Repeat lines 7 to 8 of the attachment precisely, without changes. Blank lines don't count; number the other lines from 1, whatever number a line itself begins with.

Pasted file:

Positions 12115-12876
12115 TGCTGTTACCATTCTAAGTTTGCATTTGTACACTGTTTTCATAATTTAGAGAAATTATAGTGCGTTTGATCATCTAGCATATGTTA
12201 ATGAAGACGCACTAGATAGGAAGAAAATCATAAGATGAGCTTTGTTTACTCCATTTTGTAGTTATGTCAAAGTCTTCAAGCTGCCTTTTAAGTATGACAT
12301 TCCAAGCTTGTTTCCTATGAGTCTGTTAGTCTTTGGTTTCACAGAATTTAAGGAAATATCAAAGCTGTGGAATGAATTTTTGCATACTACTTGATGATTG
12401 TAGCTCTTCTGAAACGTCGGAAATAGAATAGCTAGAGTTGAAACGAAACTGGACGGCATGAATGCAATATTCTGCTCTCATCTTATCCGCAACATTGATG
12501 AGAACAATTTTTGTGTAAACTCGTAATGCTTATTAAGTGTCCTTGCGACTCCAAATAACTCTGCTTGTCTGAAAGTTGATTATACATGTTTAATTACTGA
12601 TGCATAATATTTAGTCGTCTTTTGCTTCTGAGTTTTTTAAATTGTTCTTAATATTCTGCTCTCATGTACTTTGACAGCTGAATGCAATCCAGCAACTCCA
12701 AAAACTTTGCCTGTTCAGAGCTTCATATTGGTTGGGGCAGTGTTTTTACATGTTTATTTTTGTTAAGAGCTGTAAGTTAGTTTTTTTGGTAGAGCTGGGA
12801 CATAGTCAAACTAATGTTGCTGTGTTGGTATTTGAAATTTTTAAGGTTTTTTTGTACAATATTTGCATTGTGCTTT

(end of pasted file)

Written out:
12601 TGCATAATATTTAGTCGTCTTTTGCTTCTGAGTTTTTTAAATTGTTCTTAATATTCTGCTCTCATGTACTTTGACAGCTGAATGCAATCCAGCAACTCCA
12701 AAAACTTTGCCTGTTCAGAGCTTCATATTGGTTGGGGCAGTGTTTTTACATGTTTATTTTTGTTAAGAGCTGTAAGTTAGTTTTTTTGGTAGAGCTGGGA